The pace and scale of the change happening in the sustainable and impact investing world means a huge transition is happening in markets as a whole, according to the guests on the latest FTAdviser podcast.
In this special edition of the podcast, sponsored by Artemis, FTAdviser contributing editor David Thorpe examined how impact investing can help advisers and what the next generation of these investments might look like.
Neil Goddin, impact investment fund manager at Artemis, said: “Thirty years ago there were ESG funds but it was all seen as a bit bespoke and specialist and was for a small number of clients. From the outside looking in, it seemed like there was a performance drag. But now there are far more options, and there no longer has to be a performance drag when investing in this way.”
Steve Kenny, commercial director at Square Mile Consulting, said: “The speed at which people are investing in these strategies has really picked up. And I expect that to continue over the next 12-18 months.
"We have seen that almost all of the new model portfolio services coming to market over the past year have had sustainable as part of their offering, and they would not be doing that if the demand was not there. A huge transition is happening, and the speed at which it is happening will only increase."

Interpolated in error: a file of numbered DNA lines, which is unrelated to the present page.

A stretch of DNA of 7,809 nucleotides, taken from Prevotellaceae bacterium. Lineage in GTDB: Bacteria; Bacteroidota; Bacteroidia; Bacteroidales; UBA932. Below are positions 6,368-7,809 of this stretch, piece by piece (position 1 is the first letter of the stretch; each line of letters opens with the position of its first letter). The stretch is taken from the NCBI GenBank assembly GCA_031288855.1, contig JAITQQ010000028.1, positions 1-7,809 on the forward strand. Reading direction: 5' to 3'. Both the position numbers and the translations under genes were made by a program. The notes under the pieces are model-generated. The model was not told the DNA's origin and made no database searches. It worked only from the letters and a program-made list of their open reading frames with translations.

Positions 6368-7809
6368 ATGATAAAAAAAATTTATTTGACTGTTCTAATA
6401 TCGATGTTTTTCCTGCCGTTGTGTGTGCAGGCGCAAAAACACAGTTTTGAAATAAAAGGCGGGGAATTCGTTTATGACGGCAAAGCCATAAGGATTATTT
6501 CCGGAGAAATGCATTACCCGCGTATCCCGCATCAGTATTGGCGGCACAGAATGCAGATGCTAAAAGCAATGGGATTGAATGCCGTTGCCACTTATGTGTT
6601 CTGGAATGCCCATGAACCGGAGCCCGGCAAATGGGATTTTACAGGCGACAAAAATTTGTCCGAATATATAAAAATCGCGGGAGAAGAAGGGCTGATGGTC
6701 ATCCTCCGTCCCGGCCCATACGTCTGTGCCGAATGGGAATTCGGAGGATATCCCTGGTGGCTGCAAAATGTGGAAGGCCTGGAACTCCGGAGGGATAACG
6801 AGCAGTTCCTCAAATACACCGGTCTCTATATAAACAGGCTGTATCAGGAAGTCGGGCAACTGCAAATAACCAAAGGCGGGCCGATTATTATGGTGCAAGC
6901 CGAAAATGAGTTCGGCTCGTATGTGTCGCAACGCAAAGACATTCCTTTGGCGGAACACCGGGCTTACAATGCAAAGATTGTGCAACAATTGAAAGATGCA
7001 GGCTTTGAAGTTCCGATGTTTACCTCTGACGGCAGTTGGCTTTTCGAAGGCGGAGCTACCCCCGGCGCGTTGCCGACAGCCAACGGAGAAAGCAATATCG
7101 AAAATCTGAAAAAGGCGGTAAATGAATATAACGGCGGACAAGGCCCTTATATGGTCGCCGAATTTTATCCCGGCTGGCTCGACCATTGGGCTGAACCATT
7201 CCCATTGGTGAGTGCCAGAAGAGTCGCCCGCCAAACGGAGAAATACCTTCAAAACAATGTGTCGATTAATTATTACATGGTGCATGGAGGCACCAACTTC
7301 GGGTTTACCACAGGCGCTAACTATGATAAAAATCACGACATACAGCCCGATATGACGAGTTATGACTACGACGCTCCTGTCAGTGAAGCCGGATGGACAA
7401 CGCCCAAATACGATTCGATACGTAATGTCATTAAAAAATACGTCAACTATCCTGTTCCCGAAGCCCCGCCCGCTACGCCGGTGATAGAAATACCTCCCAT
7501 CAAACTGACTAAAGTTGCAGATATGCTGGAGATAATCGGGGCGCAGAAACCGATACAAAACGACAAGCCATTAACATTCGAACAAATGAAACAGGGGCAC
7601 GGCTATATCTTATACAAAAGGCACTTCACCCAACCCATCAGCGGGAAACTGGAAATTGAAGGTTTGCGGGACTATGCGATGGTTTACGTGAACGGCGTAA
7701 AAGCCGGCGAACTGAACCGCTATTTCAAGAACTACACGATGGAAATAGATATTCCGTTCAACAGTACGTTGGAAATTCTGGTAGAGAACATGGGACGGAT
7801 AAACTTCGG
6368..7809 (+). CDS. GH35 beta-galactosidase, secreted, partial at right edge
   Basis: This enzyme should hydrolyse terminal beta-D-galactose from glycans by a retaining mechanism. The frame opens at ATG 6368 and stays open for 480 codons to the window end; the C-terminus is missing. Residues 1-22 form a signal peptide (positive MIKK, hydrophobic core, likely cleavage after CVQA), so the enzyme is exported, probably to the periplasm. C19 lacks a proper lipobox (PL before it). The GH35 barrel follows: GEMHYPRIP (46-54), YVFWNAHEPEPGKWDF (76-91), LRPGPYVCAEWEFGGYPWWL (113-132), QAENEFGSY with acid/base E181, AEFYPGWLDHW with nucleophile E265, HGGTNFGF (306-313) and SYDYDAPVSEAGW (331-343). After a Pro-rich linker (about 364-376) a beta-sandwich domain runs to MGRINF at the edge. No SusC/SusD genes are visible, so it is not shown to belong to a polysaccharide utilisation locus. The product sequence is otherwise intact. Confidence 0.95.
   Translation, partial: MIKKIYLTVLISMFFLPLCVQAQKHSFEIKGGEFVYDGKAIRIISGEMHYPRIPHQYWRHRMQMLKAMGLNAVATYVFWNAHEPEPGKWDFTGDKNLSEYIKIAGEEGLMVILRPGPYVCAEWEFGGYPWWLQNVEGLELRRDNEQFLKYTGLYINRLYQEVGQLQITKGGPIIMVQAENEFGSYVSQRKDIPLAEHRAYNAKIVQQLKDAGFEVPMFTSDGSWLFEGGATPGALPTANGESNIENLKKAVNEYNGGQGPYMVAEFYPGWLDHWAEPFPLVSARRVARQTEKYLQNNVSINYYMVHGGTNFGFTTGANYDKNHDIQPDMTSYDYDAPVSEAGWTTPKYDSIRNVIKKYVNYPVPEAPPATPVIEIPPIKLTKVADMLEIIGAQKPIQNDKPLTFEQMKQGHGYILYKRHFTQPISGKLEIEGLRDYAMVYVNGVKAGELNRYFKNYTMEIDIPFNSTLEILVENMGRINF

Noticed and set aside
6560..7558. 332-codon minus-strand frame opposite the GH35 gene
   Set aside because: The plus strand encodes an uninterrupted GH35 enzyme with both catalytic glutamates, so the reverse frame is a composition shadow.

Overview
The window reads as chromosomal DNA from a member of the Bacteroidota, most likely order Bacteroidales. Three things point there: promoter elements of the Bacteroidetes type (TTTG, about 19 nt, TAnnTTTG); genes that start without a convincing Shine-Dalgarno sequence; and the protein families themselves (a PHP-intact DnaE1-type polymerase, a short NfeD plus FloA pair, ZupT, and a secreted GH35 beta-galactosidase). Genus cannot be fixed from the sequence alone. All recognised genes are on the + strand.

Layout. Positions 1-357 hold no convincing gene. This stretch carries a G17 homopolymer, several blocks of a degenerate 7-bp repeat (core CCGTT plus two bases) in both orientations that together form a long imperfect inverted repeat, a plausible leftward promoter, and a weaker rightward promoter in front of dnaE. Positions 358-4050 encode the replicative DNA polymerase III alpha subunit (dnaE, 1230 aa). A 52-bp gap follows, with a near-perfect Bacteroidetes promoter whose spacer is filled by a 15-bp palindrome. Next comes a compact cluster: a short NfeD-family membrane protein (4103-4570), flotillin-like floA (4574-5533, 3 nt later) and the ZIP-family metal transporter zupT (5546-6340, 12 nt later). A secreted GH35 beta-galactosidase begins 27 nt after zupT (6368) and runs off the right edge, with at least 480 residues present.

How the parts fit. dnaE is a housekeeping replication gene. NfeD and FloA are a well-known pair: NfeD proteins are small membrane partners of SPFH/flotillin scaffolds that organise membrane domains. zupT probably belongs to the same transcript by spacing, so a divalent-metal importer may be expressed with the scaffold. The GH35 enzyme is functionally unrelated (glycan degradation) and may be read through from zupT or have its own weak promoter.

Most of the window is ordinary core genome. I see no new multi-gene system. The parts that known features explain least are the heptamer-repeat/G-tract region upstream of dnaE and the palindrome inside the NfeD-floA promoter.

They also addressed the recent market rotation which has seen growth stocks, including ESG ones, underperform since the start of 2022 while value stocks have done better in response to inflation surging around the globe.
Kenny said: "The sustainable funds that have attracted considerable flows have had a growth tilt and that has been challenge by the recent market rotation. [..] What we have started to see is a greater number of fixed income funds come into the impact space primarily because it provides a more readily identifiable and measurable metric.
"I don't think style bias in terms of impact is as prevalent as it is in sustainable at the moment in time and that's primarily because the number of impact equity vehicles is still at the nascent level rather than fully blown, but we are seeing a growth in fixed income vehicles."
Goddin added: "In many ways the reflection of what is going on in sustainable, ESG, impact is a reflection of what's going on in the whole of global equities. The vast majority of global equity funds these days are not value funds. There is no point pretending they are.
"We are on the other end of the spectrum, away from value. We are at the extreme end. The vast majority of our peers are in the large cap, quality growth-ish area. That's not to discredit what they are doing. I think a lot of them are doing an amazing job. It is not a bad thing but that's where most go and that's the same for global equities as a whole.